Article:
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It’s the city with the highest quality of life in the world, say many people – and one look at pictures of the area will tell you why.
Famed alongside several other Swiss cities as the home of international banking, Zürich has much to commend it, including work, housing, leisure, education and safety.
There is beauty all around, with nature reserves brimming with wildlife, the Alps just a few miles away and lovely architecture that lets you see clearly for miles – there are very few high-rise buildings around here. The 88-metre Sunrise Tower, built in 2005, was the first approved high-rise building in 20 years.
Zürich is the third most expensive city in the world. Its half a million city residents – 1.3 million if you count the suburbs – are mainly German-speaking.
There’s a great reliance on public transport here – Zürich is a hub for railways, roads and air traffic, with Zürich Airport and railway station the largest and busiest in Switzerland.
The city is bursting at the seams with culture, with many museums and art galleries including the Swiss National Museum, the Kunsthaus, Schauspielhaus Zürich and Theater 11.
As you might expect, Zürich is home to scores of financial institutions. Many of Switzerland’s research and development centres are concentrated in the Greater Zürich area and the low taxes and subsidies attract many overseas companies.
Zürich is high above sea level at 408 m at the end of Lake Zürich between wooded hills. Zürich’s Old Town stretches on both sides of the Limmat. The boundaries of the older city are edged by the Schanzengraben canal, an artificial watercourse. Zürich has a humid continental climate with warm summers and four seasons. There is often a lot of rain.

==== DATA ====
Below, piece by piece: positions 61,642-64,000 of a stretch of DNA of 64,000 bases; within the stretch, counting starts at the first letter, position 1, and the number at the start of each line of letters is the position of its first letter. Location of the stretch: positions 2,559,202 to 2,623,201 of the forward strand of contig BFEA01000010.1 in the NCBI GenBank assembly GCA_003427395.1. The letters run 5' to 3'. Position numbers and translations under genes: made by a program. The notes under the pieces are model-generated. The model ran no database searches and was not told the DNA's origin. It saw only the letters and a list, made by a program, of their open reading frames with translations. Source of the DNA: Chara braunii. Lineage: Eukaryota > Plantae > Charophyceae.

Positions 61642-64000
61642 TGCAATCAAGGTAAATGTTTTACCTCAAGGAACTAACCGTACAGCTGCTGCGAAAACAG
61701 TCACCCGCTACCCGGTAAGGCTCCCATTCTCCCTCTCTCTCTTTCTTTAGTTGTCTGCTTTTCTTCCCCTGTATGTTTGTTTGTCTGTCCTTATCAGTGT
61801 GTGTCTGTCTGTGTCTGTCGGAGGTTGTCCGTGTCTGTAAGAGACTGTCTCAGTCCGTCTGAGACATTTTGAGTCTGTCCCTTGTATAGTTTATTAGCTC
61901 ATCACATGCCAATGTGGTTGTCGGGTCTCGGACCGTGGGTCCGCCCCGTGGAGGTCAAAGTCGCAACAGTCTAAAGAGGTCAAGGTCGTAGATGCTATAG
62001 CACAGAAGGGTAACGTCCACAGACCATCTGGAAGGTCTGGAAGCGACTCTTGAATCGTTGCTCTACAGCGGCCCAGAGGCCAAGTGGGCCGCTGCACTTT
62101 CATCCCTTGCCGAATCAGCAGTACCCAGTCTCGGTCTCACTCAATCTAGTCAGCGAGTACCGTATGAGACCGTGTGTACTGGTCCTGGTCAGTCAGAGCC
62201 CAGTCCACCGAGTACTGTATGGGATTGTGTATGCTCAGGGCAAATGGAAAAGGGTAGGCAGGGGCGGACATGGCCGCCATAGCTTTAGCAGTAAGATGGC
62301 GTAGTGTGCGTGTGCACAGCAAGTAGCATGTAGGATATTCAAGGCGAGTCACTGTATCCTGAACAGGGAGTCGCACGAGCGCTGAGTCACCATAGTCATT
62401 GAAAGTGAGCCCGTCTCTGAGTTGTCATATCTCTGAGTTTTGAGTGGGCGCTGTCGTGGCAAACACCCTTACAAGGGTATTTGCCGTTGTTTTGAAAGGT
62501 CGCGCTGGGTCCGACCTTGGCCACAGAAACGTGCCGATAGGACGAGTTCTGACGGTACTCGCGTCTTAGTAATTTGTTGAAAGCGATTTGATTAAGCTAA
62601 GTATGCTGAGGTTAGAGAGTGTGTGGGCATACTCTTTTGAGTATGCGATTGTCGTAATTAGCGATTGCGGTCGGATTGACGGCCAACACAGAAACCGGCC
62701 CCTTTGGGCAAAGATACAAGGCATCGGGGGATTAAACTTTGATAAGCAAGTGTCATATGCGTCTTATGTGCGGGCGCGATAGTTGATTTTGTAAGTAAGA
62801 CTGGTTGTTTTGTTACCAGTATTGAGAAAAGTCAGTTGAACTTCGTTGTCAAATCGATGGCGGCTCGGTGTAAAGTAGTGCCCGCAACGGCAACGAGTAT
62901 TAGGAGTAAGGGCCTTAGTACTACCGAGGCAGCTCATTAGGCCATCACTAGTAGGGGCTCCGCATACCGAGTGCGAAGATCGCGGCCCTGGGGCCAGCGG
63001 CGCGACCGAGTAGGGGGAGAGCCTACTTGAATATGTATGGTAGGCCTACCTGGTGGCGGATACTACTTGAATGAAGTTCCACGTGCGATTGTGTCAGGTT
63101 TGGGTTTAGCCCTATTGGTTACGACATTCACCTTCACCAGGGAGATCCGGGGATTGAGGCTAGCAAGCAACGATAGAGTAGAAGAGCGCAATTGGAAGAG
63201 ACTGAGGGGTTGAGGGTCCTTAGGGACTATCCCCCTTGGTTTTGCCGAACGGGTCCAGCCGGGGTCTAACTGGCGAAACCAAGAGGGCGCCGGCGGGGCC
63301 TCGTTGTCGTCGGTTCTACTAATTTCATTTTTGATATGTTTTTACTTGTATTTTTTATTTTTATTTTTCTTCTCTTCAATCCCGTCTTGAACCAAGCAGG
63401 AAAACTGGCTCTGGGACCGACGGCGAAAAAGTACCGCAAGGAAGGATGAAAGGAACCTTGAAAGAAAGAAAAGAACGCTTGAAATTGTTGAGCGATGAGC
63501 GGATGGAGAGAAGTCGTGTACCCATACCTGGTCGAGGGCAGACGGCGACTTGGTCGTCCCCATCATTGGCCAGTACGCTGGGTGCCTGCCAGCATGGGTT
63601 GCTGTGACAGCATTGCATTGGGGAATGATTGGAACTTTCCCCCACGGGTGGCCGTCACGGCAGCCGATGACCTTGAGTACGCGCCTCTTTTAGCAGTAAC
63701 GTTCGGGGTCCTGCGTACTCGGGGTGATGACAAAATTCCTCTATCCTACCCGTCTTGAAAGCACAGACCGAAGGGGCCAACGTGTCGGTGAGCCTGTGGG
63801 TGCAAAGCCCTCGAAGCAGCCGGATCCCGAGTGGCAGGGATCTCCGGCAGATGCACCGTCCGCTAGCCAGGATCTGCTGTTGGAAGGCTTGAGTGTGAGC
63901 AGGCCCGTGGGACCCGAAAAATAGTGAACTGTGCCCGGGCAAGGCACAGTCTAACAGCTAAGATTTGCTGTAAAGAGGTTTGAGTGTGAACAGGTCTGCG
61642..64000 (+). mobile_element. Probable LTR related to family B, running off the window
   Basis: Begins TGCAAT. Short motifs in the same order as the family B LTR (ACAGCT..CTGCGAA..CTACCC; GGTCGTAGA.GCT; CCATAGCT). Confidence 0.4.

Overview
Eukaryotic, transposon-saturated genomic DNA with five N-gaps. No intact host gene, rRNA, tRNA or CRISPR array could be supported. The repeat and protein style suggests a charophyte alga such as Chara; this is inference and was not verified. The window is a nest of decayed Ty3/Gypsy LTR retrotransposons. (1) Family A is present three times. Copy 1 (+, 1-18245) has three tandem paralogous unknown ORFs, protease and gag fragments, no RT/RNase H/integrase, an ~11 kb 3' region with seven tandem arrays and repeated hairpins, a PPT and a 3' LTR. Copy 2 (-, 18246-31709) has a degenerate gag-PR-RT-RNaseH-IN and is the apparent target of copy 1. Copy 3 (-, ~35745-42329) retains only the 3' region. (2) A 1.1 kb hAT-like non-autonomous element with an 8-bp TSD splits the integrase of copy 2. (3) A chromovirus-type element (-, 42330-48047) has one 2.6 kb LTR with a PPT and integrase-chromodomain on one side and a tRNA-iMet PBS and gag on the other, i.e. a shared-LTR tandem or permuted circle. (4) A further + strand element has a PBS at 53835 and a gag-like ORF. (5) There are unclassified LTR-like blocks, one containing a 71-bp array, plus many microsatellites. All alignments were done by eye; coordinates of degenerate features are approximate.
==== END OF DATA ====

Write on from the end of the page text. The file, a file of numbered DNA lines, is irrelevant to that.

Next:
Nearly half of all journeys in Zürich are on public transport, including trams, trains and diesel and electric buses. There are also boats on the lake and river and a cable car between Adliswil and Felsenegg. Thanks to some seriously impressive joined-up organisation, Zürichsee-Schifffahrtsgesellschaft (ZSG) tickets are valid on all means of public transport. ZSG also operates passenger boats on the Limmat and Lake Zürich, connecting surrounding towns.
Zürich is Switzerland’s largest city, and truly multicultural. Nearly a third of residents do not have Swiss citizenship. Germans are the largest group at eight per cent of the population. Italians make up 3.5%. All this adds up to a warm welcome for incomers and provides a rich cultural life for all who live here. There has been a settlement here for thousands of years and there are historic remains and buildings to admire. However it is possibly the more modern architecture that causes you to suck your breath in, and marvel at the achievements of their creators.
Still, if you love history there is a real feast to get your teeth into. It could take you years to look around all the museums here.
Starting with Zürich Museum of Art – (Kunsthaus Zürich), you can wander round one of the largest collections in classic modern art in the world, featuring such artists as Munch, Picasso, Braque and Giacometti. There is also a huge collection of photographs here. The national museum is here, featuring ancient artefacts, including stained glass, costumes, painted furniture and weapons.
Speaking of that wonderful architecture, there’s a museum dedicated to one of Switzerland’s most celebrated architects, Le Corbusier. And Rietberg Museum not only includes Swiss art and culture but artefacts from all over the world. The Museum of Design focuses on industrial design, architecture and craft and is linked to the Zürich University of the Arts.